Snowbirds and snow birds

This week at Peace River Wildlife Center has been a busy one.  The snowbirds are returning (yay!), and the snow birds are also back (yay and boo.)  While we love to have our seasonal volunteers return to help around PRWC, we are sad to see so many migrating birds admitted as patients.

The number one casualty this week has been grey catbirds crashing into windows.  I’m not sure why they are so over-represented for this particular calamity.  Are they some of the first to migrate?  Do they have poor vision?  Are they just clumsy?  We have admitted 10 grey catbirds that have suffered injuries after flying into windows this week.  Some of them just need a little time to recover from minor head trauma.  Sadly, others do not survive the brain, spinal, and skeletal injuries sustained.

It is estimated more than a billion birds die from collision with glass annually in the US alone.  They may think they can fly through the clear glass or see trees and clouds reflected and not understand the glass is there.  Placing a grid on the outside of your windows with tempera paint or soap is the easiest, most inexpensive way to deter bird strikes. 

There are some wonderful resources to explain why and how birds get injured by flying into windows and glass doors and how we can help.  Check out the website for more details. 

We have also seen other unusual and migratory species this week at PRWC.   Some of them have also hit windows, while others were hit by cars or attacked by cats.  We have had an American redstart, a red-eyed vireo, an indigo bunting, a sedge wren, a belted kingfisher and a hermit thrush.  One of our daily challenges is properly identifying each patient that comes in to us. 

Sometimes it is easy to ID our patient’s species.  We see a lot of repeat customers—as a species, not necessarily individuals.  Although we have seen the same tortoise brought back in a few times because he has an old healed injury that looks so bad it is hard to believe he is living with it, when in fact he is thriving in his home territory despite a large divot in his shell that has granulated over.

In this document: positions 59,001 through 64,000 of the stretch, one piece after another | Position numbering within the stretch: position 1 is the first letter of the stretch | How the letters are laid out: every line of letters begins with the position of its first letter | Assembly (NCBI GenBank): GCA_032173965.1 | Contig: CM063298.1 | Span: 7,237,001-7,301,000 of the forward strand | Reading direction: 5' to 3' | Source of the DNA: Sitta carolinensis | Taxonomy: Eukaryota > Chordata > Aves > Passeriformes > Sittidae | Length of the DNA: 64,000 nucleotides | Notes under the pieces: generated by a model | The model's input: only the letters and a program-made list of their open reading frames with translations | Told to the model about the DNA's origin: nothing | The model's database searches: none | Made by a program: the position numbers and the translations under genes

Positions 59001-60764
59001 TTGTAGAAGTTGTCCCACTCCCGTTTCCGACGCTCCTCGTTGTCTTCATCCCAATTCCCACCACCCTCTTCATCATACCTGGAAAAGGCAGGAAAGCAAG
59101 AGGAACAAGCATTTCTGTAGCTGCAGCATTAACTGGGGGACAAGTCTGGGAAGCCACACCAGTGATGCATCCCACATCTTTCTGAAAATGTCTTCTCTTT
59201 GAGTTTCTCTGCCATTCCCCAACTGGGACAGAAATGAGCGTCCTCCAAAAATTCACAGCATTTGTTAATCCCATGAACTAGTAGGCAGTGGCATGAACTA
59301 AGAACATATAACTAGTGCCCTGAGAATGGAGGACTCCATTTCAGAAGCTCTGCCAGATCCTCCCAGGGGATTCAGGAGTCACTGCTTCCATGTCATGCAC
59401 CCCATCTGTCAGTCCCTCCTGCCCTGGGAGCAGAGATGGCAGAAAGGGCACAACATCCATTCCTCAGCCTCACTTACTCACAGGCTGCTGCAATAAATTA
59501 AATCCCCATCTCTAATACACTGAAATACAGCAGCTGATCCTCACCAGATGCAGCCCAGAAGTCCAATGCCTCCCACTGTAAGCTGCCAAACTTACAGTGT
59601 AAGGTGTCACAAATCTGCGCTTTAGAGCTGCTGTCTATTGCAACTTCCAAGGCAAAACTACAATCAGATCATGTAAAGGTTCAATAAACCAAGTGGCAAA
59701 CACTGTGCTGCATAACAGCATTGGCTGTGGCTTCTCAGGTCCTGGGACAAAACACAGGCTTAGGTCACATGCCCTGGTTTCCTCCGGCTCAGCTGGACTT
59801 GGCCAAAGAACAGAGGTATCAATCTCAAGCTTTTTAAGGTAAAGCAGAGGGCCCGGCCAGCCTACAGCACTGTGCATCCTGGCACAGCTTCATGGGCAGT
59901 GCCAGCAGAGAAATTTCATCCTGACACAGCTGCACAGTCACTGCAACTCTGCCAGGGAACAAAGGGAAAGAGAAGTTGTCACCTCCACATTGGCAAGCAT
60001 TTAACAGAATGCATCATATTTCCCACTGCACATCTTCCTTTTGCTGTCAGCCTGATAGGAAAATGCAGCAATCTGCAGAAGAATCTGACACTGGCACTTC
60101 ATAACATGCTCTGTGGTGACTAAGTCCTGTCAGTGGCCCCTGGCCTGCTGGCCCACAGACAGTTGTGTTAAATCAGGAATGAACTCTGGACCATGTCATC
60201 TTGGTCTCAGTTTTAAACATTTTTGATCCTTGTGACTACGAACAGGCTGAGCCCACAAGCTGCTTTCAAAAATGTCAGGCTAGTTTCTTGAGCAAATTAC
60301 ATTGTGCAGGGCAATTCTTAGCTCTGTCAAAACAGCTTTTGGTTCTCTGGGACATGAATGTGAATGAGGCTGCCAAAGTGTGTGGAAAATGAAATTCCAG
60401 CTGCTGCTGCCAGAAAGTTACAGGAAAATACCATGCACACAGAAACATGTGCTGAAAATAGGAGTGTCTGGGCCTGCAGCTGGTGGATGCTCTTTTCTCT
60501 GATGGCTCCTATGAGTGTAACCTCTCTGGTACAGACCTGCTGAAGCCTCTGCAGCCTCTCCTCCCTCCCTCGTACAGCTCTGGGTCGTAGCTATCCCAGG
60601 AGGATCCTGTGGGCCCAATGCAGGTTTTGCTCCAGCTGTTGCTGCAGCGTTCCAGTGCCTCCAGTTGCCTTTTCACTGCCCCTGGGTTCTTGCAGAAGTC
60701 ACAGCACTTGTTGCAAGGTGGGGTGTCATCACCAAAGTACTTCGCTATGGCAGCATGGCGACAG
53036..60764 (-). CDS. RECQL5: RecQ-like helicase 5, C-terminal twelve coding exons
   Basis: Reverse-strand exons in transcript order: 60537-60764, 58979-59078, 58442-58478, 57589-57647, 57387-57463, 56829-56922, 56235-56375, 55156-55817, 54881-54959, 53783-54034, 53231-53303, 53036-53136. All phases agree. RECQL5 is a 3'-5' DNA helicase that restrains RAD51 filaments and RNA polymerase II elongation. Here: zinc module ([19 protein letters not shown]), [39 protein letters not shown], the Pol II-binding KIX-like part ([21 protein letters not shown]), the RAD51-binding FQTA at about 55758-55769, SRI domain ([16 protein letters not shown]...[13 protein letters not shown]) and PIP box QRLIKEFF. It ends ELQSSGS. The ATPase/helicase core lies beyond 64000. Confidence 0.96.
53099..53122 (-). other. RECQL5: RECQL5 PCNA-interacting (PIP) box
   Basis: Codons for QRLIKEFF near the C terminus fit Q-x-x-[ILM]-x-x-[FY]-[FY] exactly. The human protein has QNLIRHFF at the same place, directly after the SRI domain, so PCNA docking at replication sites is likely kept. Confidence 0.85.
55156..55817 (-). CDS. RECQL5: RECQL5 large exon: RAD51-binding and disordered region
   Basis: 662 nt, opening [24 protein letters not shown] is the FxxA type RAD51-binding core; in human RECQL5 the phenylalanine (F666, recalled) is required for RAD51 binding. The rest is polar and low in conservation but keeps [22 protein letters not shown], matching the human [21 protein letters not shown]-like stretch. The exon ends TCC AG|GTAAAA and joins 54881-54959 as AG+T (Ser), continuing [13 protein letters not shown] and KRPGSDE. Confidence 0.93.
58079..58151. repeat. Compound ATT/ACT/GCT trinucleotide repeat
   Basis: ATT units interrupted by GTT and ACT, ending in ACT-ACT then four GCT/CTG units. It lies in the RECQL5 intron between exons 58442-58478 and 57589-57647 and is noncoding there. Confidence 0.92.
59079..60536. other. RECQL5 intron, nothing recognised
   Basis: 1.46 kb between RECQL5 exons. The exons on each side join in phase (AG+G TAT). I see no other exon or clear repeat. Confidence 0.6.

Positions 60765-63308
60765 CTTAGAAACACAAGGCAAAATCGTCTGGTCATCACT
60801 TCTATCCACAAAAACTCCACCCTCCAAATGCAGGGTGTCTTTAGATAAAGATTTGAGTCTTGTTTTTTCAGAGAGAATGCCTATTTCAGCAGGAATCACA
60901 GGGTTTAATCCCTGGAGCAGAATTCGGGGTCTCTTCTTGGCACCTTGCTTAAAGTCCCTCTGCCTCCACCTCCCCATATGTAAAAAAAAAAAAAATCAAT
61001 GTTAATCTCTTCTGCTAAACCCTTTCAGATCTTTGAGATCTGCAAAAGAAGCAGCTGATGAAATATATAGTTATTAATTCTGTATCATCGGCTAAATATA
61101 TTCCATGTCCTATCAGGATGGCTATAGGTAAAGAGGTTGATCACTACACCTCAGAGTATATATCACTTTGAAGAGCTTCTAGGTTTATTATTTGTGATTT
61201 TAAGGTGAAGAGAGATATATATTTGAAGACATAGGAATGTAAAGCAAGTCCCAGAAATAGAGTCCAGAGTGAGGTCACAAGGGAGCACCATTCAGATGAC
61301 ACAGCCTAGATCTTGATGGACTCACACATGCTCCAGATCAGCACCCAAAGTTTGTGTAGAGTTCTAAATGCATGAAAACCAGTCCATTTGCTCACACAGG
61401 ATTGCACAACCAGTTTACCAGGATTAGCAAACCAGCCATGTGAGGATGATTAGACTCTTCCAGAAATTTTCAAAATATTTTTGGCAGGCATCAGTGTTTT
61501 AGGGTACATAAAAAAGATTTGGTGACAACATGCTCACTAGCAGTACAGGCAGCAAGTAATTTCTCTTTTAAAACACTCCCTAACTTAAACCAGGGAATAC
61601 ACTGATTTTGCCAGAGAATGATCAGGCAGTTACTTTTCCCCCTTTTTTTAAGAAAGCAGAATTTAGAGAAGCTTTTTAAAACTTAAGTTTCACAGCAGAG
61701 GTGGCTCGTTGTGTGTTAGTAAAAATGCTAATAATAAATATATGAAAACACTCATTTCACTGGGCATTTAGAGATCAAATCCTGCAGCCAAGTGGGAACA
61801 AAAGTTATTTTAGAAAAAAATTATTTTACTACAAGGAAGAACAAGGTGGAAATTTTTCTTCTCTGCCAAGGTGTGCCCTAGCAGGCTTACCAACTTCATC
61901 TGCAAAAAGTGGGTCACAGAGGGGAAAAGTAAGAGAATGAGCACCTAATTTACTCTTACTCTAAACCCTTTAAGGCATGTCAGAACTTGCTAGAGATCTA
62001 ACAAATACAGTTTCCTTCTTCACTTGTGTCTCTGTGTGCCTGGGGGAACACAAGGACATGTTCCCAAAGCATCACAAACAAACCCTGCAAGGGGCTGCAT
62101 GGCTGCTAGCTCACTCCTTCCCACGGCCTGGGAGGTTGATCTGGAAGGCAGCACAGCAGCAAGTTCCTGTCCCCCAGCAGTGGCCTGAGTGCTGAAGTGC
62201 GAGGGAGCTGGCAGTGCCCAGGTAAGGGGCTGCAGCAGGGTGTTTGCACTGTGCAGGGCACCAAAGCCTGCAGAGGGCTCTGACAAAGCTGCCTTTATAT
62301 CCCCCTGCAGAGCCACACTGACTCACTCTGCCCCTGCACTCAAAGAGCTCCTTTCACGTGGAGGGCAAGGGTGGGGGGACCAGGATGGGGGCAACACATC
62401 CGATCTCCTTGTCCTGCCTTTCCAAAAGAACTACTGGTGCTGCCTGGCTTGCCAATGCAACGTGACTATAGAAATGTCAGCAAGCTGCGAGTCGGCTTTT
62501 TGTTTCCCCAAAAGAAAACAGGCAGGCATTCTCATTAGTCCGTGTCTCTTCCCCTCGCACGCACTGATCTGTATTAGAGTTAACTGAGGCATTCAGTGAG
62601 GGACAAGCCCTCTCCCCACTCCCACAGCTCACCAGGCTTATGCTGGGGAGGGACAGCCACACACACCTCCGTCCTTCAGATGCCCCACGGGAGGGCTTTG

Other recidivists commonly include black vultures.  Quite often vultures can live long, productive lives with a healed broken wing.  We get calls periodically about grounded vultures that don’t have fresh injuries and our advice is to leave them where they are if they do not seem to be suffering or weak. 

While we would never release a bird that can’t fly, if the vulture’s broken wing heals on its own (which is often the case) the bird can live with the deformity.  They are still quite adept at getting up into a tree at night to roost to avoid the few predators they have.  And since they eat carrion, they usually don’t have trouble feeding themselves despite the fact that they are unable to fly.

We routinely see a lot of doves, red-shouldered hawks, mockingbirds, and other native species that live here year-round.  When the migratory birds are flying through the area, we are sometimes temporarily stumped as to the species.  But why does it matter?  There is a huge difference in how we treat and feed different types of birds.  This is why it is especially important that rescuers not feed an injured bird or mammal anything.  It is more damaging to feed the wrong thing than nothing at all.  Even water can be dangerous if it is aspirated by a weak or injured animal.

One of the first indicators for bird identification is the beak.  The size and shape can tell us a lot about what the bird eats—seeds, insects, etc.  The feet can give us a clue as to where they live—fields, marshes, etc.  To properly treat avian patients, we need to positively identify them.  To this end, we have a library of reference materials and have just started playing with a smart phone app—The Cornell Lab Merlin Bird ID.  Simply take a photo of the bird and the app helps identify the species.  We have had pretty good luck with it and a lot of fun confusing it with pictures of Luna, our leucistic eastern screech owl.

I know all our birding friends are thrilled to see so many different species migrating to and through SW Florida.  Areas like Ollie’s Pond, Celery Fields, and even your own back yard are wonderful places to see birds of all different types.  Let’s do everything we can to help these travelers complete their journeys safely.

by- Robin Jenkins, DVM

Red-eyed vireo
Red-eyed vireo
Indigo bunting
Indigo bunting
Hermit thrush
Hermit thrush
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